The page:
[ScienceDaily] How do cells recycle their machinery?


Research groups at the University of Helsinki and the Jacques Monod Institut, Paris, have discovered a new molecular mechanism that drives cell migration. The discovery elucidates the mechanisms driving the uncontrolled migration of cancer cells and also modifies the ‘documentary view’ of cell migration.

The mobility of cells in our bodies is important for wound healing, as well as for immune cells to patrol our tissues to hunt for bacterial and viral pathogens. cause. On the other hand, uncontrolled cell migration is a marker of cancer invasion and metastasis.

The machinery that drives cell movement is a complex network of dynamic fibers composed of an actin protein. Actin exists as monomers, but like Lego bricks, different types of filamentous structures can be built from actin monomers in the cell. The actin filaments are organized in the cell in such a way that their rapidly elongated anode ends face the plasma membrane, while their cathode ends point away from the plasma membrane. The elongation of the actin filaments at their anode terminals relative to the plasma membrane exerts a force that pushes the cell edge forward during cell migration. To maintain a sufficient supply of monomeric actin subunits for filament elongation, actin filaments must be rapidly disassembled within the cell, and this is thought to occur at their cathode terminals. An important factor limiting the detachment of actin filaments at their cathode ends is the Capping Protein, which binds very tightly to the anode ends of the filament to prevent elongation and shortening of the filament.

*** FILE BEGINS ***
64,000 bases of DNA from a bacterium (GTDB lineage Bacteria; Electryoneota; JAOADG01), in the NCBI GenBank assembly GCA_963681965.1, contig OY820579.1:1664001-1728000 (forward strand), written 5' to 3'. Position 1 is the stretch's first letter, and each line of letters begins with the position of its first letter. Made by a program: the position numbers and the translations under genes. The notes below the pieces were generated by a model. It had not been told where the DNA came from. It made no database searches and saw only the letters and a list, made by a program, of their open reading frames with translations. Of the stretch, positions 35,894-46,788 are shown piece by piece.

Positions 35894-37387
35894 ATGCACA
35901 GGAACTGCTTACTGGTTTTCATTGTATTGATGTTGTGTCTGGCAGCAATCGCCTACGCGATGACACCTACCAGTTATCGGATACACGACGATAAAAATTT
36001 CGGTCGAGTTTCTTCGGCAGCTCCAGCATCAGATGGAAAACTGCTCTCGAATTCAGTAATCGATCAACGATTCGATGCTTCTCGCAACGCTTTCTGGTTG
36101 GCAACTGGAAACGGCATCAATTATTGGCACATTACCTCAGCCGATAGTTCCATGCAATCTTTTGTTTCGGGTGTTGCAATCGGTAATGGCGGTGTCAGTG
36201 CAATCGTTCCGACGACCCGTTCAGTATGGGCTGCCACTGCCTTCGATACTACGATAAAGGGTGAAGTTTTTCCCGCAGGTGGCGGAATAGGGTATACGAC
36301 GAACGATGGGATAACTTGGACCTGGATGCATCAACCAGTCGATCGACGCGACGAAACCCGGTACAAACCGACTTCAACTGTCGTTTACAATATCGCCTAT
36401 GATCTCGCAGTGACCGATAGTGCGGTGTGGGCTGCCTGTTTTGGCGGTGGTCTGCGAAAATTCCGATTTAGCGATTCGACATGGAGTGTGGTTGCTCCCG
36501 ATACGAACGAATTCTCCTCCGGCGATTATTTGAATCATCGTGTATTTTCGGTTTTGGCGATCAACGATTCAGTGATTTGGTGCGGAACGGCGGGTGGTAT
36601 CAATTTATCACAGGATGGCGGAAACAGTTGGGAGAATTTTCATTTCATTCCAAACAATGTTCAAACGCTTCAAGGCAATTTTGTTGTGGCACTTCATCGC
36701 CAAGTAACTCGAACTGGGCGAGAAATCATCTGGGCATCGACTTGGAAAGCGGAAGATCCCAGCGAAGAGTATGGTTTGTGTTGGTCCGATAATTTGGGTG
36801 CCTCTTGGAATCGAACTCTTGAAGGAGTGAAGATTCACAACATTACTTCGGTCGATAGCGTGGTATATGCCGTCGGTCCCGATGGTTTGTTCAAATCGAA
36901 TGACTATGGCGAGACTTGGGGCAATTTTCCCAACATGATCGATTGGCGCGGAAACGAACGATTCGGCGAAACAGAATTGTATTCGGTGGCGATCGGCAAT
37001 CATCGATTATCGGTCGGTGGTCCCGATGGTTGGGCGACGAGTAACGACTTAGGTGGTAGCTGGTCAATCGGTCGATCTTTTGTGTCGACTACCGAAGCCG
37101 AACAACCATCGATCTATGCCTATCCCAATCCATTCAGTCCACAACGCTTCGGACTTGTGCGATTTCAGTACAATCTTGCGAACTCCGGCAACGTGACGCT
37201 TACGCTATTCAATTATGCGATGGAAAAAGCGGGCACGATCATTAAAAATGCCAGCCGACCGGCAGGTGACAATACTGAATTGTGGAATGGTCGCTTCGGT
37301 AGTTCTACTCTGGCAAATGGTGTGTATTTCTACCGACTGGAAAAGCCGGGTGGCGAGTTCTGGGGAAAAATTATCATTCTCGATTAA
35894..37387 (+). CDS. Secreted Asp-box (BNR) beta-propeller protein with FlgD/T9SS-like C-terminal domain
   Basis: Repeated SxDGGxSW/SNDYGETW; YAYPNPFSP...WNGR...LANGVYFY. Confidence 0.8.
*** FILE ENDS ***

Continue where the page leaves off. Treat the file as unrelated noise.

A new study published in Nature Cell Biology suggests the ‘documented view’ of cell migration needs to be revised. Research conducted principally by Academic Professor Pekka Lappalainen from HiLIFE Institute of Biotechnology, University of Helsinki, has revealed that a conserved actin-binding protein, Twinfilin, efficiently removes Capping Protein from the terminals fiber positive. This leads to demyelination of the filaments also from their ‘old’ anode terminals, which no longer push the edge of the cell forward. In the absence of Twinfilin, actin filament recycling is reduced, the filaments push the cell edge forward less efficiently, and cell migration is slower.

“Our results suggest that Twinfilin and Capping Protein play a role in creating a ‘molecular clock’ together, ensuring that the ‘producing’ actin filaments that push the plasma membrane have an adequate supply,” said Lappalainen. actin monomers, while the ‘aged’ actin filaments are no longer functionally disassembled.”

Dr. “This study highlights the need for several proteins with different functions to act in a synergistic manner to maintain normal morphology and function,” continued Markku Hakala, lead author of the study. of the actin network in the cell.”

Despite extensive studies, the exact mechanisms by which actin monomers are recycled in the cell remain elusive. New research adds an important piece to this puzzle by revealing how Capping Proteins are removed from the anode ends of actin filaments to allow them to be rapidly disassembled. These findings also form the basis for further studies to understand how abnormalities in actin detachment cause serious diseases and developmental disorders.

Lappalainen concludes: “Uncontrolled expression of Twinfilin is implicated in many diseases, such as breast cancer invasiveness and lymphoma progression. Thus, our work also elucidates the molecular mechanisms that drive uncontrolled cancer cell migration.”

Information sources:

Materials provided by University of Helsinki. Note: Content may have been modified in presentation and length.


  1. Twinfilin uncaps filament barbed ends to promote turnover of lamellipodial actin networks.

Markku Hakala, Hugo Wioland, Mari Tolonen, Tommi Kotila, Antoine Jegou, Guillaume Romet-Lemonne, Pekka Lappalainen. Nature Cell Biology, 2021;

DOI: https://www.nature.com/articles/s41556-020-00629-y

The article is translated and edited by ykhoa.org – please do not reup without permission!

Source: ScienceDaily

Link: https://www.sciencedaily.com/releases/2021/02/210209113840.htm

Author: Roxie Duong

Editing: Duong Ngoc

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